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Veganism in America

November 10, 2017

You have probably noticed that Veganism is increasing quite fast in America.  According to a survey made in 2014, 6% of Americans identify themselves as vegans. But why is the number of American Vegans growing a little bit faster everyday  ? Can we consider this lifestyle as a trend or a philosophy of life ?

Fist of all, we need to clarify the notion of being «  vegan ». The website The Vegan Society defines veganism as  « A philosophy and way of living that seeks to exclude – as far as possible- all forms of exploitation of, cruelty to, animals for food, clothing or any other purpose ; and by extension, promotes the development and use of animal-free alternatives for the benefit of humans, animals and the environment ». In other words, being vegan excludes the consumption of any animals or any animal by-products.

Saving the animal is the main reason why people are going vegan lately. Indeed, today, the agri-food industry is heartless and does not hesitate to torture and abuse  animals to make more profit. Vegan people do not think killing is justified and our animals deserve a proper life, respect and love. Animal mistreatment has gone too far.

This picture illustrates the production of foie gras of 2014 in Périgord, France. The lack of liberty is quite evident here; these geese have never seen sunlight in their entire life. Despite the fact that they basically can’t express natural behaviour, their cages are not hygienic and they are fed with meat that industry has thrown away and chemical products.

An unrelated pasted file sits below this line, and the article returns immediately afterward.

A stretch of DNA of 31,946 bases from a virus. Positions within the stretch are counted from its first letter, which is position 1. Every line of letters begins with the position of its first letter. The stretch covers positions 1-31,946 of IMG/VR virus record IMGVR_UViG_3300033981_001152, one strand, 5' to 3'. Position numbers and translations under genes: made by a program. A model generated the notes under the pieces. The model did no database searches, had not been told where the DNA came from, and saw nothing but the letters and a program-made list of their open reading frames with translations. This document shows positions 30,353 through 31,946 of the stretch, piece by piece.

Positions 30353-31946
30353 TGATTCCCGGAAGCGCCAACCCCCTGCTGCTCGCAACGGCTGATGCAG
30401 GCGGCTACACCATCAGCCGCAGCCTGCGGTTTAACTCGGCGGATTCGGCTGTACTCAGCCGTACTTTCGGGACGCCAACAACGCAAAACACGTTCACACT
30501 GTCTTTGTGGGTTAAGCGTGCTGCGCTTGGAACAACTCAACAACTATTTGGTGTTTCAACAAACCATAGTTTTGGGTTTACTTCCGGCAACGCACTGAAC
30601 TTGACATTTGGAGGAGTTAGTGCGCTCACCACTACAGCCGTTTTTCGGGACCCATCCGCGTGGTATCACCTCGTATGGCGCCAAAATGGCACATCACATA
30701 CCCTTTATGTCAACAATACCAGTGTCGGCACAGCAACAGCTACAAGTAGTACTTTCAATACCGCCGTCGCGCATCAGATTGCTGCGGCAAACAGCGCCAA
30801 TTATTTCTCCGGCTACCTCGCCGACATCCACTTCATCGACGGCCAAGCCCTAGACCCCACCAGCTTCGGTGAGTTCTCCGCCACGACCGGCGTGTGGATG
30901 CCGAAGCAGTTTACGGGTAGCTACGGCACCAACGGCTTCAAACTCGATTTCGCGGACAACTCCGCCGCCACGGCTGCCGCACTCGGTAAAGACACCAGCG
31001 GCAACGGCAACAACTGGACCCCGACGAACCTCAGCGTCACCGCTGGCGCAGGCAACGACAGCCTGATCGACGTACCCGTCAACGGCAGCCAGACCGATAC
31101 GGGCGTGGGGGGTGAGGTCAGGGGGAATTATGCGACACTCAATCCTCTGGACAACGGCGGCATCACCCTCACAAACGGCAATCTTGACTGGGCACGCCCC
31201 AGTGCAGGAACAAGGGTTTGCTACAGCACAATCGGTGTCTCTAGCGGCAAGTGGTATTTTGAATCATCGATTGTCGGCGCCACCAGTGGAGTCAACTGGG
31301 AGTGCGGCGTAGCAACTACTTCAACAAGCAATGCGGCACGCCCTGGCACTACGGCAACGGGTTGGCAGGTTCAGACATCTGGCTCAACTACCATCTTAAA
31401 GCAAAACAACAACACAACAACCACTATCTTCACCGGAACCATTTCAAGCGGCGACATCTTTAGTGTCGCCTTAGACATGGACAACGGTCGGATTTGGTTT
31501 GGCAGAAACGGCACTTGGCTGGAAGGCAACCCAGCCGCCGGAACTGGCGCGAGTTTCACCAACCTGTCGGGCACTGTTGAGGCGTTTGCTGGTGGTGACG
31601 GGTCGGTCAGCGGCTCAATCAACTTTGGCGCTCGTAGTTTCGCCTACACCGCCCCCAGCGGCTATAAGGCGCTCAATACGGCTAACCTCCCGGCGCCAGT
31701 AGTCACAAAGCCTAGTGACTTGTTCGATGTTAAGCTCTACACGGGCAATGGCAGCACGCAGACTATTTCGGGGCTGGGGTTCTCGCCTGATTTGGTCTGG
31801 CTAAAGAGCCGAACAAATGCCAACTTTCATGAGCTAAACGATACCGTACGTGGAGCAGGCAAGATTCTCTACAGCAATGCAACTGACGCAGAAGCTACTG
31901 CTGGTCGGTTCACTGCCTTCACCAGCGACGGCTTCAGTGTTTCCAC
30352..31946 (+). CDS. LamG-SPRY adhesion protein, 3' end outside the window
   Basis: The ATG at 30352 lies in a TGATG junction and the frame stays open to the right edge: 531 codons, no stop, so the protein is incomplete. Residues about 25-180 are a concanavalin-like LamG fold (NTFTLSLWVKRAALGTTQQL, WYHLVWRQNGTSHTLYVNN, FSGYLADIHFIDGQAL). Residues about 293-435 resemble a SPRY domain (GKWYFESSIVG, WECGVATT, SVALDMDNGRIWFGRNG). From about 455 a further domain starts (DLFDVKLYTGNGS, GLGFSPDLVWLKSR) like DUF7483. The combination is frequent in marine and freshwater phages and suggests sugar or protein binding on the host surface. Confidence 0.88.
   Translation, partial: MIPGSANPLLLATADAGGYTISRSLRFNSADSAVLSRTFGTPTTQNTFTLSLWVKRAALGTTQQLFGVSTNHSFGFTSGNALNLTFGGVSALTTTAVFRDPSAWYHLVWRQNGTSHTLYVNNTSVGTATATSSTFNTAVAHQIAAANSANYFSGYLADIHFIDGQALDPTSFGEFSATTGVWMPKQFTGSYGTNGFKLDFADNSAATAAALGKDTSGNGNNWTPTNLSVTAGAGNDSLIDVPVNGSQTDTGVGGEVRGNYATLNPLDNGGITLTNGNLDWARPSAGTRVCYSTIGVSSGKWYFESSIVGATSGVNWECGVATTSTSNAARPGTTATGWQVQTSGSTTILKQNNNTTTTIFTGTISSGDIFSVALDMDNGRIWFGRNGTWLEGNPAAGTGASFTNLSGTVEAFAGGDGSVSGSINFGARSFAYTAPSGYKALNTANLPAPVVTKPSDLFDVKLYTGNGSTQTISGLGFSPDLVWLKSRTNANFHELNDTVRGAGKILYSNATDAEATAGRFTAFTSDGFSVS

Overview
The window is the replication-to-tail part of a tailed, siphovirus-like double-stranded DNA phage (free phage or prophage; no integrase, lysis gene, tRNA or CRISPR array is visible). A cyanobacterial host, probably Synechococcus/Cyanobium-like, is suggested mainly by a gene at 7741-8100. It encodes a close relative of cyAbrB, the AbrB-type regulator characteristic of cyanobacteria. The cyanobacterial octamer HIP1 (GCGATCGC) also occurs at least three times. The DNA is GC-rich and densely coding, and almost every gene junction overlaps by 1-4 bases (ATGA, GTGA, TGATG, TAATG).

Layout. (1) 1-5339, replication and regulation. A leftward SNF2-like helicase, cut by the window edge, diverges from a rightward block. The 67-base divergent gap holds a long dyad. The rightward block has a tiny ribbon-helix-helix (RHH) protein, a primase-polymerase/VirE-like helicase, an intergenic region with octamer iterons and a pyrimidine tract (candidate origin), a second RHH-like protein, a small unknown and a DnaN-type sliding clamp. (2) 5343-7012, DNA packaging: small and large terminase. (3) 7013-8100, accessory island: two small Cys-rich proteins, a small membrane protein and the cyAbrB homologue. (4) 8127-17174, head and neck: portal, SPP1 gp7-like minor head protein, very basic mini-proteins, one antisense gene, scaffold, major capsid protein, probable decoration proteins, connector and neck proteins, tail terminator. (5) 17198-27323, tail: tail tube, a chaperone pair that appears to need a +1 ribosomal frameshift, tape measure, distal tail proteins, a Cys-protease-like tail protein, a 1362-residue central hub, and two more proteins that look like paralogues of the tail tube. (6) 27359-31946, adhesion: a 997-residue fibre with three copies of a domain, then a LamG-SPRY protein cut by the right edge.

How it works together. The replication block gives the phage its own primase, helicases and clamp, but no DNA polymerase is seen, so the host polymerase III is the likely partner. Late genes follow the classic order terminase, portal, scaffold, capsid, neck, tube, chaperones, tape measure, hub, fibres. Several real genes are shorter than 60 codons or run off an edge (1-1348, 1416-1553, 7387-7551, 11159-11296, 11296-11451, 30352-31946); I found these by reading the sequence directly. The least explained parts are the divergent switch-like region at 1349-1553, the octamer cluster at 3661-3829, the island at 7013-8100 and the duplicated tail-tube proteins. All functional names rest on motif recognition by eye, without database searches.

The meat production is not the only domain where animals suffer. Cows, for example, could live to well over 20 years of age, while on ‘dairy’ farms they are usually killed between 3-4 years of age when milk production is not considered as « profitable ». Cows become beef meat and are killed sooner. Is this fair ?

Is this fair ? Do animals deserve all these ill-treatments ?

 Moreover,  a vegan diet is often said to be healthier than regular meat based diet even if a lot of stereotypes surround veganism. All the nutrients ( and proteins) our body need is contained in vegan products. The most important is watching  how healthy our diet is, and maybe adapt it to our own needs and taste.  We often forget that meat hardens blood vessels, increases the risk of type 2 diabetes  and that the major part of the meat we find in grocery stores are full of additives and pathogenic bacterias, such as salmonella.

 Going Vegan is also a committement for the health of the planet. A lot of people fail to rember the environmental consequences linked to massive meat and diary production. It contributes to global warming, excessive pollution, deforestation, land degradation and species extinction.

 This is food for thoughts! 

Margot

 

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